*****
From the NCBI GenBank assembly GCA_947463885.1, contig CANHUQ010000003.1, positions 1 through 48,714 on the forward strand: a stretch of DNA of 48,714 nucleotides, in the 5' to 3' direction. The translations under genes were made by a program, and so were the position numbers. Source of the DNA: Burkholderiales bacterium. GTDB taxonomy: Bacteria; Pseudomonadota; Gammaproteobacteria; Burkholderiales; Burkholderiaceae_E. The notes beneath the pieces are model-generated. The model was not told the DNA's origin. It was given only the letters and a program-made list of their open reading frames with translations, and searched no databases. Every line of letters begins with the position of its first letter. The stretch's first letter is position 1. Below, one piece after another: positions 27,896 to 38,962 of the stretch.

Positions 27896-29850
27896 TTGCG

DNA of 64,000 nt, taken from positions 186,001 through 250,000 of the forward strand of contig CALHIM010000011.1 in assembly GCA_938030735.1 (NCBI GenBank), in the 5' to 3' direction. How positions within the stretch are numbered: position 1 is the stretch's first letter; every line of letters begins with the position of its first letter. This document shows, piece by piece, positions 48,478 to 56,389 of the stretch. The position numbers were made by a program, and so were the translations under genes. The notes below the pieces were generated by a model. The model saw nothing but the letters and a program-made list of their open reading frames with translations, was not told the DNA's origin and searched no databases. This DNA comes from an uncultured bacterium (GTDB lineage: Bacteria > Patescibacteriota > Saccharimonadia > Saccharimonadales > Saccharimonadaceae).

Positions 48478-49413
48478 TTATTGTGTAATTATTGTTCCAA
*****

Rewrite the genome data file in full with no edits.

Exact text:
From the NCBI GenBank assembly GCA_947463885.1, contig CANHUQ010000003.1, positions 1 through 48,714 on the forward strand: a stretch of DNA of 48,714 nucleotides, in the 5' to 3' direction. The translations under genes were made by a program, and so were the position numbers. Source of the DNA: Burkholderiales bacterium. GTDB taxonomy: Bacteria; Pseudomonadota; Gammaproteobacteria; Burkholderiales; Burkholderiaceae_E. The notes beneath the pieces are model-generated. The model was not told the DNA's origin. It was given only the letters and a program-made list of their open reading frames with translations, and searched no databases. Every line of letters begins with the position of its first letter. The stretch's first letter is position 1. Below, one piece after another: positions 27,896 to 38,962 of the stretch.

Positions 27896-29850
27896 TTGCG

DNA of 64,000 nt, taken from positions 186,001 through 250,000 of the forward strand of contig CALHIM010000011.1 in assembly GCA_938030735.1 (NCBI GenBank), in the 5' to 3' direction. How positions within the stretch are numbered: position 1 is the stretch's first letter; every line of letters begins with the position of its first letter. This document shows, piece by piece, positions 48,478 to 56,389 of the stretch. The position numbers were made by a program, and so were the translations under genes. The notes below the pieces were generated by a model. The model saw nothing but the letters and a program-made list of their open reading frames with translations, was not told the DNA's origin and searched no databases. This DNA comes from an uncultured bacterium (GTDB lineage: Bacteria > Patescibacteriota > Saccharimonadia > Saccharimonadales > Saccharimonadaceae).

Positions 48478-49413
48478 TTATTGTGTAATTATTGTTCCAA